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Indexes to all accepted names and synonyms:
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Perennial herb, small, fleshy, generally glabrous; caudex generally underground, unbranched; roots glabrous with bulblets or plantlets or not. Leaf: generally 1 per caudex per year, divided into 2 facing parts with a common stalk,(0)1 sterile and 1(2) fertile (fertile occasionally aborted); sterile photosynthetic part (trophophore) separated from spore-bearing part (sporophore) at to well above ground level; trophophore simple to compound, veins free and forked or netted with included veinlets; sporophore simple to compound, or 0 in young plants. Sporangia: dehiscent into 2 valves, ± 1 mm wide, thick-walled.
10 genera, 80–100 species: ± worldwide, generally rare or overlooked. [Hauk et al. 2003 Molec Phylogen Evol 28:131–151; Kato 1987 Gard Bull Straits Settlem 40:1–14] —Scientific Editors: Alan R. Smith, Bruce G. Baldwin, Thomas J. Rosatti.
Unabridged note: Distantly related to most (leptosporangiate) ferns. Haploid (gametophyte) generation underground. Both diploid and haploid generations obligately mycorrhizal. The family Psilotaceae (whisk ferns, 2 genera), sister to Ophioglossaceae, is represented in California (South Coast) by 1 (of 2 total) apparently introduced species, Psilotum nudum (L.) P. Beauv. Psilotum is easily distinguished by the dichotomously branching, almost leafless green stems, lack of roots, and large (2–3 mm) 3-lobed sporangia; sporangia are borne on the adaxial (upper) side of a minute (± 1 mm) forked leaf. Pantrop, subtrop (nearest native populations in Arizona and in Sonora, Mexico); expected in cultivation areas, especially at bases of old palms, possibly brought in on root masses as subterranean gametophytes. [Pryer et al. 2004 Amer J Bot 91:1582–1598]
Key to Ophioglossaceae
Roots smooth, pale yellow, without bulblets or plantlets. Leaf: deciduous; bud glabrous; sporophore and trophophore (or 2 sporophores) joined at or well above ground level; trophophore generally 1–2-pinnate (simple or entire or 0), linear to deltate to ternately triangular, thin to fleshy, pinnae ovate to oblong and midribbed or wedge- to fan-shaped and not midribbed, veins free, forked; sporophore 1–2-pinnate, rarely absent. Sporangia: not sunken in axis; stalk 0 or short.Key to Botrychium
25–35 species: generally temperate to arctic or alpine. (Greek: bunch of grapes, from clusters of sporangia) [Stensvold 2007 Ph.D. Dissertation, Iowa State Univ; Wagner & Wagner 1993 FNANM 2:85–106] Difficult, needs study; most species uncommon, sporadic; good sampling of populations highly desirable in specimens, which must be carefully spread and pressed for identification. Botrychium multifidum moved to Sceptridium. Botrychium pedunculosum W.H. Wagner, differing from Botrychium pinnatum in having trophophore stalk ± = trophophore rachis (vs trophophore stalk 0 to 1/10 trophophore rachis), recently confirmed for California, based on discovery in summer of 2010 near Reynolds Creek, western of Yosemite National Park, Calaveras Co.
Leaf: sporophore, trophophore joined near ground level (may be well above ground in ± young plants), generally at top of leaf sheath, trophophore simple to deeply lobed to 1-pinnate throughout to 2-pinnate in basal pinnae, < 12 cm, ovate in 1-pinnate portion, ternate in large plants with basal pinnae expanded, firm, pinnae touching to well separated, fan- to wedge-shaped, outer margins entire to slightly crenate; sporophore 1-pinnate, deltate to linear, stalk 1–2 × trophophore, branches ascending, well spaced. [Online Interchange]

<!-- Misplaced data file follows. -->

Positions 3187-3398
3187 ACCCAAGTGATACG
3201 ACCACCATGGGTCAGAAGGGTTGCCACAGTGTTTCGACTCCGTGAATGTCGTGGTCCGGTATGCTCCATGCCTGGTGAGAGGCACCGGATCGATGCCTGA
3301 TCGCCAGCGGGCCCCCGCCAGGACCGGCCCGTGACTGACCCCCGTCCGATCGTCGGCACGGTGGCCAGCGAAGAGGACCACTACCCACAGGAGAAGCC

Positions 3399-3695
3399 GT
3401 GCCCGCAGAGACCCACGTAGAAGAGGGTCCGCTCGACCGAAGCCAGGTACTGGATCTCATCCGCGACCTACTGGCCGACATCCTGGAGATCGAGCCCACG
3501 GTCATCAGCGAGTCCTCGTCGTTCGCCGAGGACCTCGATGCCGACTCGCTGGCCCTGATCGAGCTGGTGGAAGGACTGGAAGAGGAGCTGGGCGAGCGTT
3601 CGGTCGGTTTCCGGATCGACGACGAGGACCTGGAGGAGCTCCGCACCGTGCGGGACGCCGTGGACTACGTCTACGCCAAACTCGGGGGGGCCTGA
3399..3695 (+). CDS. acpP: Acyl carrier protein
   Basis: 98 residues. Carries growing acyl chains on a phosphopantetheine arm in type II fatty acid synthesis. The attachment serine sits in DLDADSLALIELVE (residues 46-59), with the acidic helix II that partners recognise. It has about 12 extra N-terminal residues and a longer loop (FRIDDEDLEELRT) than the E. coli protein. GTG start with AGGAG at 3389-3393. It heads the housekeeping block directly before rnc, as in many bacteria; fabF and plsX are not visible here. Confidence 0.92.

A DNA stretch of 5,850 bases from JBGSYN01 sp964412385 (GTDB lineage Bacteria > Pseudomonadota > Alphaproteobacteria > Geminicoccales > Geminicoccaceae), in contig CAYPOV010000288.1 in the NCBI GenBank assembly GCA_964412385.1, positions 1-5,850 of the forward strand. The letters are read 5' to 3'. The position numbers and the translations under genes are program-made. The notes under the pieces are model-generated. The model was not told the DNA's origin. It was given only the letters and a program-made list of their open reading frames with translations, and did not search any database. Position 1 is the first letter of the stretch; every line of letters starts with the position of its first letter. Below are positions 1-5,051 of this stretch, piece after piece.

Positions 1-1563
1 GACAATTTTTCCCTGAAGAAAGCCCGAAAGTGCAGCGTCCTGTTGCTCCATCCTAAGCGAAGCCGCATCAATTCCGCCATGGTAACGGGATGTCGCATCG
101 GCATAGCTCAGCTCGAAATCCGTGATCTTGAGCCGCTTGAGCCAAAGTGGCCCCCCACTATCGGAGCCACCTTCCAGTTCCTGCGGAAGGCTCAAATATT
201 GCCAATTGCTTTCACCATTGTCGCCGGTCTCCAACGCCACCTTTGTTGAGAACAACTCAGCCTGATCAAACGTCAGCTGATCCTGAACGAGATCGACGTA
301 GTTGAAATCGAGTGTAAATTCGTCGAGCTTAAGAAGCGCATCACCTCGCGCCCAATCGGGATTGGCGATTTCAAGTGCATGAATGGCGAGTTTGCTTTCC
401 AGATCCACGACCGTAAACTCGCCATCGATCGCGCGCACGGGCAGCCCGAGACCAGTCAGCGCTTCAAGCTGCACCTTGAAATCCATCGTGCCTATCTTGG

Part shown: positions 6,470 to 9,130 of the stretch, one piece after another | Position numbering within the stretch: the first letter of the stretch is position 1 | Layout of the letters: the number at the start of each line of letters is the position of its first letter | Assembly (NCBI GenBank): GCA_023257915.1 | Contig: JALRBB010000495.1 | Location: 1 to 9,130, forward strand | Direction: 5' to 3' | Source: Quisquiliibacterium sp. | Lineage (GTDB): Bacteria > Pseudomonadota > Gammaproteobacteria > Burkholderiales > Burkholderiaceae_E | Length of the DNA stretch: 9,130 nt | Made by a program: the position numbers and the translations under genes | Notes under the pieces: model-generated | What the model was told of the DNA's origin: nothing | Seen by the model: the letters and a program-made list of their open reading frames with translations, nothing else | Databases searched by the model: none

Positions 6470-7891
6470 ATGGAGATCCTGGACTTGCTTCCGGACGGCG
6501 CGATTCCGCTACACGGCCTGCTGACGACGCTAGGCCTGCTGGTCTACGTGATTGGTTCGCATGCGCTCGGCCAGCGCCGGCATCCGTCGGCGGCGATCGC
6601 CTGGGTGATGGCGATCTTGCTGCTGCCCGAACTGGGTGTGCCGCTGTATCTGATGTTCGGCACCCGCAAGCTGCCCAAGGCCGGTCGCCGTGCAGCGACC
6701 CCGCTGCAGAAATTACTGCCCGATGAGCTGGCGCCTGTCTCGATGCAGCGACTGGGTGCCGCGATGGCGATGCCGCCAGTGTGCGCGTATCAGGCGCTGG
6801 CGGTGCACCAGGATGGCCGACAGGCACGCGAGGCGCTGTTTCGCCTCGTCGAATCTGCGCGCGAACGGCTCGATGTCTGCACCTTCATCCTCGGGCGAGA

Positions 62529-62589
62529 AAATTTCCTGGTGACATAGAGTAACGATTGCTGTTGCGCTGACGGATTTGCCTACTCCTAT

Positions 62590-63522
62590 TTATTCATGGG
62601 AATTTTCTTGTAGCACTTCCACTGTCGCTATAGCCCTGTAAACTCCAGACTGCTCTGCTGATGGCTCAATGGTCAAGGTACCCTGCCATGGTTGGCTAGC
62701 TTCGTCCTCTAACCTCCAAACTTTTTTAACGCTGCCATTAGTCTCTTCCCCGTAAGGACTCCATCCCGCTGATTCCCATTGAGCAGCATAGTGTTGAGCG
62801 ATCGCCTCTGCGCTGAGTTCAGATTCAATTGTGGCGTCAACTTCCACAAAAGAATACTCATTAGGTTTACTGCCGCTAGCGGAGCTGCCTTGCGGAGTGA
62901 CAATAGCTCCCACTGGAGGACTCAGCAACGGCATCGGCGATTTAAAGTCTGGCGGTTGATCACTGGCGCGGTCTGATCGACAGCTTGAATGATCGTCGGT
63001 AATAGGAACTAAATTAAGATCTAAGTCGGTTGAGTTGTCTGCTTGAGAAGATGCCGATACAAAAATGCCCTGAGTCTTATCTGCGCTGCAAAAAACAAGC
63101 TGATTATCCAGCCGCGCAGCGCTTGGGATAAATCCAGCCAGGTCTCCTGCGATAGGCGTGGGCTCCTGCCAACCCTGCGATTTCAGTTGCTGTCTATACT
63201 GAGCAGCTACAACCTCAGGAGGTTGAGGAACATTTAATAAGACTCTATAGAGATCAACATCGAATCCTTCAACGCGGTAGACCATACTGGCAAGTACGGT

Leaf: trophophore stalk 10–25 mm, blade 2–5 cm, 1–3 cm wide in 1-pinnate portion, dull blue-green, pinnae strongly overlapping to touching, broadly fan-shaped, not midribbed to midribbed in elongated basal pinnae, broadly attached to rachis and strongly decurrent, side margins of ultimate segments converging at 120–180°, proximal side margin recurved.
Uncommon. In saturated moss or sedge mats around hard water seeps and streamlets; 1500–3200 m. High Cascade Range, High Sierra Nevada, Western Transverse Ranges, San Bernardino Mountains, Warner Mountains, East of Sierra Nevada; to Oregon, eastern North America, Europe, Japan. W North America plants differ genetically from eastern North America plants of this var. and may warrant recognition as distinct variety. [Online Interchange]
Previous taxon: Botrychium simplex var. compositum
Next taxon: Botrychium tunux
Citation for the whole project: Jepson Flora Project (eds.) 2013. Jepson eFlora, http://ucjeps.berkeley.edu/IJM.html, accessed on Feb 28 2015
Citation for this treatment: [Author of taxon treatment] 2013. Botrychium, in Jepson Flora Project (eds.) Jepson eFlora, http://ucjeps.berkeley.edu/cgi-bin/get_IJM.pl?tid=55233, accessed on Feb 28 2015
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|Geographic subdivisions indicated for the distribution of Botrychium simplex var. simplex|| Markers link to CCH specimen records. If the markers are obscured, reload the page [or change window size and reload]. Yellow markers indicate records that may provide evidence for eFlora range revision or may have georeferencing or identification issues.
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(Note: any qualifiers in the taxon distribution description, such as 'northern', 'southern', 'adjacent' etc., are not reflected in the map above, and in some cases indication of a taxon in a subdivision is based on a single collection or author-verified occurence).
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